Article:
Grand Army
Each character on the show connects to some broader issue affecting the youth of today. (Image via Google Images)

Netflix’s ‘Grand Army’ Has Come To Enlist and Enlighten You

The series, spotlighting five teenagers at a Brooklyn public high school, is bigger than its individual characters; it’s about an entire generation and the way empathy can change the world.

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Grand Army

The series, spotlighting five teenagers at a Brooklyn public high school, is bigger than its individual characters; it’s about an entire generation and the way empathy can change the world.

“Grand Army” has been on Netflix’s Top 10 for about two weeks now and the hype still hasn’t died down. Set in the center of New York City, it highlights the stories of marginalized teens living in a generation that goes beyond being misunderstood, emphasizing how they live and interact with the world in a raw and realistic way.

Set in Grand Army, a prestigious Brooklyn public high school, the show focuses on five of its students: Leila, Dominique, Jayson, Sid and Joey. The show follows them as they live their lives as they deal with social media pressures, racial tensions, terrorist attacks, sexual assault, poverty and identity. “Grand Army” does not fall short on dealing with heavy-hitting topics (so beware of content warnings), and it definitely does not hold back on portraying complex characters that reflect the diverse and real stories of teens today.

Leila Kwan Zimmer and Your “Unidentified” Teen at Grand Army

Leila is a Chinese American 14-year-old girl adopted into a white, Jewish family who grapples heavily with her identity. At first, we see her as an excited actor auditioning for a play at school, but after the school goes on lockdown during a terrorist attack, another character, Sid, somehow pushes Leila into a newfound popularity that she’s desperate to cling onto because she feels like she has nothing else.

“Grand Army” highlights the lack of support that comes with dealing with your cultural and social identity in high school. It also portrays the lack of support given to parents who adopt immigrant children with cultural identities different from their own, who might want to incorporate the child’s native culture into their upbringing. Leila’s story emphasizes the frustration of having to choose between two identities; she eventually comes to the conclusion that she doesn’t have to choose, but at the price of some very risky decisions.

Despite Leila’s flaws, the actress who plays her, Amalia Yoo, had some insights into the importance of Leila’s story. When one of the students at Grand Army is raped by two of her friends, Leila doesn’t believe the victim; as upsetting and confusing as Leila’s reaction is, her story reflects the fact that this reaction happens all the time, even from the people you would least expect. Amalia Yoo said to Teen Vogue, “You’re trying to figure out what you believe in and fight against the patriarchy, but then something happens and all of a sudden you revert back to a misogynist way of thinking without maybe even realizing that you’re doing that.”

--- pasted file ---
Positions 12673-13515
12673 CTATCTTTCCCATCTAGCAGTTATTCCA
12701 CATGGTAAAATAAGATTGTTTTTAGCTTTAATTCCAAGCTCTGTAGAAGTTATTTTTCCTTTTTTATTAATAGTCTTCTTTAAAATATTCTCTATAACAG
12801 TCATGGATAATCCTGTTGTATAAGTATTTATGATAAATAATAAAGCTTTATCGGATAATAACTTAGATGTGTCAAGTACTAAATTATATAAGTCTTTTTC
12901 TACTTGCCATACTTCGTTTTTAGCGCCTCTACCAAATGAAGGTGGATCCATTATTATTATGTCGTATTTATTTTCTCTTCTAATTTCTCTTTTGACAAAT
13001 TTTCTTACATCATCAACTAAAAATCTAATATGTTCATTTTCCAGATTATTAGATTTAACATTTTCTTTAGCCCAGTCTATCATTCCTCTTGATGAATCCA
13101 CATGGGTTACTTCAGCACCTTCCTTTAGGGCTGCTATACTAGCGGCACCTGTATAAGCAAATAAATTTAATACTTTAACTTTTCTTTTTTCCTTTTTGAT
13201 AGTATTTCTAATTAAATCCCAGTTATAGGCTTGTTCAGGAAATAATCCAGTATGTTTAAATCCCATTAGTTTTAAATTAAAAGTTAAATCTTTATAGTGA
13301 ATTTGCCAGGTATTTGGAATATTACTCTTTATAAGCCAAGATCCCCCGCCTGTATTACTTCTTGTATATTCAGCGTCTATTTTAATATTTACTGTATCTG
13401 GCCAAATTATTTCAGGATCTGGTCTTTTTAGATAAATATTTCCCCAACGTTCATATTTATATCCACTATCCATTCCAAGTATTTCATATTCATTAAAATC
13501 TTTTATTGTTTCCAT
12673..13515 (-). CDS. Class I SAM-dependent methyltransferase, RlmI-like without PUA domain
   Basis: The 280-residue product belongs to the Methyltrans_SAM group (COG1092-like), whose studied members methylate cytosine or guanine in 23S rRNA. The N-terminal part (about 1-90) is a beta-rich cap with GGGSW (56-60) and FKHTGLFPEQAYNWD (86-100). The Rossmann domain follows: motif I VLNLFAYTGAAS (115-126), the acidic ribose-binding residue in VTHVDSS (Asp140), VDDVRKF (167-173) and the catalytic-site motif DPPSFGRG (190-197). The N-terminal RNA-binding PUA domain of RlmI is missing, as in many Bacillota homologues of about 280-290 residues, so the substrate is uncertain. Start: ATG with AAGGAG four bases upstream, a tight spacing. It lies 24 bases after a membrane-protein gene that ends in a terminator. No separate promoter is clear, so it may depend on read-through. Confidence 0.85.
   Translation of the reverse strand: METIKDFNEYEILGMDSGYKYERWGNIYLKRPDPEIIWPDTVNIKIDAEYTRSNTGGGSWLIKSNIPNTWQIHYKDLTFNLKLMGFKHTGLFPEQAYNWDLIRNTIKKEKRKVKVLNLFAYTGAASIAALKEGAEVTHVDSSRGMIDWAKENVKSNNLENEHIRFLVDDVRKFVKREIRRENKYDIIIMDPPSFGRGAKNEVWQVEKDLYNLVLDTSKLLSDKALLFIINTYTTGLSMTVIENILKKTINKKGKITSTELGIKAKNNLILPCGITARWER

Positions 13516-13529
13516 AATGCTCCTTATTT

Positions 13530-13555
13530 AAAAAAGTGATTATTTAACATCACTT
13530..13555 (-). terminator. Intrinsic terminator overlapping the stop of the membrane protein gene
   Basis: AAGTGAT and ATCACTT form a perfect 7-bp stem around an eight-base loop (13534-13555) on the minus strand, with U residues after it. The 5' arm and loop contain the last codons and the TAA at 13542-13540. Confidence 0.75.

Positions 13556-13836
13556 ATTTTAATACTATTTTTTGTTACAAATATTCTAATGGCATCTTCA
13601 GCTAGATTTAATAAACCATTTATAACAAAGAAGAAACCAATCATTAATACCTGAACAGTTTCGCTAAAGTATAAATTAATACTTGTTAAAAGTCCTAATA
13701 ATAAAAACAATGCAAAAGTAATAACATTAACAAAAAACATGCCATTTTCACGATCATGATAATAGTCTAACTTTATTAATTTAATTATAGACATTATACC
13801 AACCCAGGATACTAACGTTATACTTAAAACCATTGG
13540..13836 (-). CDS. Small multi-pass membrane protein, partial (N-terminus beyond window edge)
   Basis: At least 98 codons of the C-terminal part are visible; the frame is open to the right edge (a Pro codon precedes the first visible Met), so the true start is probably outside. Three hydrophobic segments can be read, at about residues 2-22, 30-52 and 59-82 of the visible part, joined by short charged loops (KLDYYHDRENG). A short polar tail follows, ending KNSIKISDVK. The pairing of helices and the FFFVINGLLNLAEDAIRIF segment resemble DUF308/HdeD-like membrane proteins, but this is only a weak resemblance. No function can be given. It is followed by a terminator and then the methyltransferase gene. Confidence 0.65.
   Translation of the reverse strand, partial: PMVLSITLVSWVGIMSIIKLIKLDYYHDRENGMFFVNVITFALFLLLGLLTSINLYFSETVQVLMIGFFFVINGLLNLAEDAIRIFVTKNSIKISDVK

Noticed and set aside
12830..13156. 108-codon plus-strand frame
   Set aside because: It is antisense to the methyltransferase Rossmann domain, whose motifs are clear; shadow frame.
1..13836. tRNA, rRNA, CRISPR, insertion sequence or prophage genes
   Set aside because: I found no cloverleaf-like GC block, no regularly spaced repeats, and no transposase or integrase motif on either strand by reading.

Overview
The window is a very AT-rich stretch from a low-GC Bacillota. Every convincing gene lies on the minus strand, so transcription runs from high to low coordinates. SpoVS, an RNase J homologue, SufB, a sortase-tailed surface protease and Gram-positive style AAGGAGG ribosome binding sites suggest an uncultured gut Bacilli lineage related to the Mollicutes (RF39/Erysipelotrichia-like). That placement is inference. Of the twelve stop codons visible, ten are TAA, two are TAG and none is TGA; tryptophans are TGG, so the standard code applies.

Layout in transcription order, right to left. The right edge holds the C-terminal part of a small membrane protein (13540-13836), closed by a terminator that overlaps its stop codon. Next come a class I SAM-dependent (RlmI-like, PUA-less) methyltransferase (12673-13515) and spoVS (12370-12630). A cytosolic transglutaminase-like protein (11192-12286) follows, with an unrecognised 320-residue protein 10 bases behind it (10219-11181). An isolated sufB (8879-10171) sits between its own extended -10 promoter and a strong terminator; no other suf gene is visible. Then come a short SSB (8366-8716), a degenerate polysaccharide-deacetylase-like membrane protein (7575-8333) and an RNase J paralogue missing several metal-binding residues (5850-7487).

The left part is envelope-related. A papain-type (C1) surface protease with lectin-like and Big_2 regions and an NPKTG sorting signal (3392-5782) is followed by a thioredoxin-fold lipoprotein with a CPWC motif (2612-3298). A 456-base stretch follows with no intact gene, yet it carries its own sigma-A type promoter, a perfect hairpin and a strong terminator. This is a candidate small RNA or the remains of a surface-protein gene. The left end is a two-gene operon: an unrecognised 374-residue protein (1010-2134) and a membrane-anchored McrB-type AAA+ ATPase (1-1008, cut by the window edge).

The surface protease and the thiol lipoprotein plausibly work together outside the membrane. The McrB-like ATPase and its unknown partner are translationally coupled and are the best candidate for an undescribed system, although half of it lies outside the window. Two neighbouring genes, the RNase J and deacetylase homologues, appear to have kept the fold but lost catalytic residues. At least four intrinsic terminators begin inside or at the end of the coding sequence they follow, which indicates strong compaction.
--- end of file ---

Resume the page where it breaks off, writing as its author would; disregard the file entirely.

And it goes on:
We all grow up within this patriarchal system that teaches us falsehoods about life, but as we grow into ourselves, it’s up to us to unlearn these narratives. However, it can be hard without the proper support. But given the severity of Leila’s call for attention in Episode 9, “Freedom,” how do you prevent these cries for attention on a large scale when you can barely prevent the crippling social and emotional pressure on a small scale? Everyone, no matter the age, goes through an identity crisis at some point and makes questionable decisions, but they should never define you. However, the decisions Leila makes have definitely established who she is as a character in the show and I can’t wait to see what happens to her in Season 2.

Joey Del Marco and Women and Girls Who Continue To Be Silenced

Joey Del Marco (played by Odessa A’zion) starts off the show as a sexually liberated, popular, confident dance queen. But after being raped by her two friends, her story becomes one of a woman dealing with sexual assault. As written by Ariana Romero in Refinery29, Joey’s “best friends escalate a youthful inebriated hookup into an act of unmistakable violence.” Her story is significant because this isn’t the tale of some masked man or unknown predator; it’s the story of alleged friends committing an incredible act of betrayal as well as a blatant violation of mind, body and spirit.

In the end, not only are her friends acquitted due to a lack of evidence, but they also fail to admit their wrongdoing after Joey seeks them out to gain a sense of closure. Compounding this, there is another friend that stood by and watched, who doesn’t speak up until the very end of the investigation — another unfortunate reality of so many sexual assault cases.

The show reflects contemporary sex culture, which isn’t monitored at school or at home; it’s taught through online pornography, which sexualizes physical pleasure separate from emotional connection, and even pain and violence. School systems need to provide better sexual education for young boys in order to protect young girls. And our judicial system needs to listen when women speak up about violence committed against their bodies to stop what’s already happening and, more importantly, prevent it from continuing.

Dominique Pierre and the Cry for Black Girls’ Mental Health That No One Seems To Hear

My favorite character is definitely Dominique. Played by Haitian American actress Odley Jean, Dom is a first-generation daughter of a single Haitian mother, who helps care for her niece and nephew while balancing school, extracurriculars, her social life and an internship. But when her sister gets hurt and can no longer work, Dominique struggles when financial pressures weigh even more heavily on her and her family.